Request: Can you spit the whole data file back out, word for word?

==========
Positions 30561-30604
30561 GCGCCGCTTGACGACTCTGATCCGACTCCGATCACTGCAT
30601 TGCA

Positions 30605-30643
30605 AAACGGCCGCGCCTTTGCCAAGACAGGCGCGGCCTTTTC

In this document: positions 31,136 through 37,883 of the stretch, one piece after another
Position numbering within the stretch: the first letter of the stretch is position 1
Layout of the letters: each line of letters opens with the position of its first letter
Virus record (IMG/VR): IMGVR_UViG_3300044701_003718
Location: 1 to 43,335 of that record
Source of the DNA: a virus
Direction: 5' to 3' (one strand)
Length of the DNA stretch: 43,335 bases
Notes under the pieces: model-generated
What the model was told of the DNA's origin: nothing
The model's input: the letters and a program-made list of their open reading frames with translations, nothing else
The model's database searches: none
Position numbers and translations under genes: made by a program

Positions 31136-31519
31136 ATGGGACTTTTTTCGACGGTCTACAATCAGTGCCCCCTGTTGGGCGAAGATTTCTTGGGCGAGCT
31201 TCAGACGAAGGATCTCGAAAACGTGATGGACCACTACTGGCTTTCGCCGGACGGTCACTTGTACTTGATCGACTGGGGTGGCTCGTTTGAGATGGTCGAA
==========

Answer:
Positions 30561-30604
30561 GCGCCGCTTGACGACTCTGATCCGACTCCGATCACTGCAT
30601 TGCA

Positions 30605-30643
30605 AAACGGCCGCGCCTTTGCCAAGACAGGCGCGGCCTTTTC

In this document: positions 31,136 through 37,883 of the stretch, one piece after another
Position numbering within the stretch: the first letter of the stretch is position 1
Layout of the letters: each line of letters opens with the position of its first letter
Virus record (IMG/VR): IMGVR_UViG_3300044701_003718
Location: 1 to 43,335 of that record
Source of the DNA: a virus
Direction: 5' to 3' (one strand)
Length of the DNA stretch: 43,335 bases
Notes under the pieces: model-generated
What the model was told of the DNA's origin: nothing
The model's input: the letters and a program-made list of their open reading frames with translations, nothing else
The model's database searches: none
Position numbers and translations under genes: made by a program

Positions 31136-31519
31136 ATGGGACTTTTTTCGACGGTCTACAATCAGTGCCCCCTGTTGGGCGAAGATTTCTTGGGCGAGCT
31201 TCAGACGAAGGATCTCGAAAACGTGATGGACCACTACTGGCTTTCGCCGGACGGTCACTTGTACTTGATCGACTGGGGTGGCTCGTTTGAGATGGTCGAA